Paying for resolution May 28, 2012 at 10:31 am

Acharya, Mehran, Schuermann and Thakor have an interesting but ultimately flawed idea. They suggest:

a special capital account in addition to a core capital requirement. The special account would accrue to a bank’s shareholders as long as the bank is solvent, but would pass to the bank’s regulators — rather than its creditors — if the bank fails.

This part is not so bad. It does rather imply that all banks will be rescued/resolved rather than giving supervisors the option to go through bankruptcy, but that is perhaps the new reality anyway. The problem comes in how they suggest that the level of the account is set:

the quantifcation of the capital requirement need not depend exclusively on the use of historical data for calibration of the bank’s risks; instead, it would rely on several different approaches, such as market-based signals of bank-level and systemic risk as well as regulatory intelligence gathered through periodic stress tests of the fnancial sector.

This is reasonable from a financial stability perspective, but less so from a capital planning one. Banks need some certainty about their capital requirements whether direct or in a new capital account. Moreover ‘market-based signals’ risk being hugely procyclical.

A better approach would be to force banks to issue a fixed fraction of their earnings to the central bank as equity call options. This would have several big advantages:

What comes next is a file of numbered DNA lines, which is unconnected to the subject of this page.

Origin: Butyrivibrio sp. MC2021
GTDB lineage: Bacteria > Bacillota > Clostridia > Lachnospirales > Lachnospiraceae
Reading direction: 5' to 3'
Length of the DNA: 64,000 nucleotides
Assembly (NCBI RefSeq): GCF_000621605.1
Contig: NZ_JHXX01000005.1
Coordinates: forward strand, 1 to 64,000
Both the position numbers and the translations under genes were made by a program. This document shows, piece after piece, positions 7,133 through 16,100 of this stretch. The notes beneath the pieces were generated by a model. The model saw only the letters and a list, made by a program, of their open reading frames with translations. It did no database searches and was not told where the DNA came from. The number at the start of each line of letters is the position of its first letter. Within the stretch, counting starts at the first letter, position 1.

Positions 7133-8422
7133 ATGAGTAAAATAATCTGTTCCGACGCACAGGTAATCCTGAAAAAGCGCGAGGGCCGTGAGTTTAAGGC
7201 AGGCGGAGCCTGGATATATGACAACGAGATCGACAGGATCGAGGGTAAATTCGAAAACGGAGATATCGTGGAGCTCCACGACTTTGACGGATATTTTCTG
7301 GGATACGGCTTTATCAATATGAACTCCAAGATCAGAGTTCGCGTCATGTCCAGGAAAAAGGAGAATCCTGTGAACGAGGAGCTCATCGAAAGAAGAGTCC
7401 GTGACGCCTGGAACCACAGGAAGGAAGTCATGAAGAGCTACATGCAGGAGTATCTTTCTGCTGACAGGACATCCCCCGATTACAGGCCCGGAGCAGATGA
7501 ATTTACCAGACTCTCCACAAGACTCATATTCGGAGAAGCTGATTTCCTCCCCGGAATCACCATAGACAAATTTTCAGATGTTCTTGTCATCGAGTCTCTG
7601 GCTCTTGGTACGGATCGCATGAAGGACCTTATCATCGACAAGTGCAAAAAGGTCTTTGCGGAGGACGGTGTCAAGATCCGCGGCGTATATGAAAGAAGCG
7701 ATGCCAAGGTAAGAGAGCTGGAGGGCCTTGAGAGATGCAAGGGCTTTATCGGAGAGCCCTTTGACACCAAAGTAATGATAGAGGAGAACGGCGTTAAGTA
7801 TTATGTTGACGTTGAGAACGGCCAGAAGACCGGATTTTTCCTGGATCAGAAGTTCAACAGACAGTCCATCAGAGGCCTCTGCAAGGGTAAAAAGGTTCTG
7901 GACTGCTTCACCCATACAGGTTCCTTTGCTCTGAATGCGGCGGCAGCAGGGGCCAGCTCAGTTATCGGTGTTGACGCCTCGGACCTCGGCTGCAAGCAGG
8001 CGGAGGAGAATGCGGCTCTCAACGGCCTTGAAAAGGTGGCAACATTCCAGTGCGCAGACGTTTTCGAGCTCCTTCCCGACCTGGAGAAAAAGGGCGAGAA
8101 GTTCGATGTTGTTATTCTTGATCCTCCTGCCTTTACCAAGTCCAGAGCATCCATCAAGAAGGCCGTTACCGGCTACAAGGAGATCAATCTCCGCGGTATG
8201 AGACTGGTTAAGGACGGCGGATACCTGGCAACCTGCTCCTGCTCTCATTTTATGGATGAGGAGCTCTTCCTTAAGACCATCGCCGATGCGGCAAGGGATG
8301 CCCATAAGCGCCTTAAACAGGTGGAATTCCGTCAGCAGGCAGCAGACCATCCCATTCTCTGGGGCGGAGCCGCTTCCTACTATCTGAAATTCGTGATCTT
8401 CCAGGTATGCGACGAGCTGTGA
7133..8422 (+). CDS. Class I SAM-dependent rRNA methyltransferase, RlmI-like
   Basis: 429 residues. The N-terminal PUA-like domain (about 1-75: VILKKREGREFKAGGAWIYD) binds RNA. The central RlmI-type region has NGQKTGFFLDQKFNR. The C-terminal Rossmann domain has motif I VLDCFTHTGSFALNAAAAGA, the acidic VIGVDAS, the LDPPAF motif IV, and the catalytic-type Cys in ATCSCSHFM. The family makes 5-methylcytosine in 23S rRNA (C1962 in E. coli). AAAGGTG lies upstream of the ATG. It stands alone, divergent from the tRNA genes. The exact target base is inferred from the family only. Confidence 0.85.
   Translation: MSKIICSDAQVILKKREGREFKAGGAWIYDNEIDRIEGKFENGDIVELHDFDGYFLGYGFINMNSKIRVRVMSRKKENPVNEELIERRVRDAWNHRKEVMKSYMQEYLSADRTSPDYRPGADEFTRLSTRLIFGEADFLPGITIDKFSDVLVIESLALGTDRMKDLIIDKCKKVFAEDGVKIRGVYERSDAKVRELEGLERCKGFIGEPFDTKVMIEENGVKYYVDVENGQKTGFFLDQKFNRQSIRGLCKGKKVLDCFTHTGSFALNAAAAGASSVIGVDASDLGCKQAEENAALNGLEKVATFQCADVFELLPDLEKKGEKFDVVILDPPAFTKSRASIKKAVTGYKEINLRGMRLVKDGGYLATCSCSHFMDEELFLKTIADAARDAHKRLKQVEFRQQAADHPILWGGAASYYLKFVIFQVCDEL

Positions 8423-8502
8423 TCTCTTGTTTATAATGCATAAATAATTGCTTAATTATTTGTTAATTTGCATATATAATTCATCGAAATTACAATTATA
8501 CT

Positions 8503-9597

• It is anti-cyclical at both the systemic and the individual bank level;
  • The supervisor could accrue a cash by hedging these calls. This hedging activity would also be anticyclical, shorting bank equity as equity prices go up, and buying back the short when prices fall.
  • Those banks who profited most from the financial system would contribute the most.
  • Banks would have a clear idea of the size of the buffer, facilitating capital planning.
  • Supervisors would make more money hedging the calls just when it is most needed, that is in times of increased bank equity volatility.

Now of course the idea of a central bank having an equity derivatives hedging activity is new and perhaps radical. But radical ideas are not always wrong.

2 Responses to “Paying for resolution”

  1. […] how would this pay for resolution by writing calls thing […]

  2. Interesting. Srongly agree with the need for some certainty in capital planning – and remember that the degree of certainty is going to be a whole lot lower as the authorities learn the ropes of macroprudential regulation (and the regulated banks learn reaction functions of the authorities).

    On the original idea of a resolution lock-box of capital, not much different to risk-based deposit insurance premia, paid ex-ante not ex-post?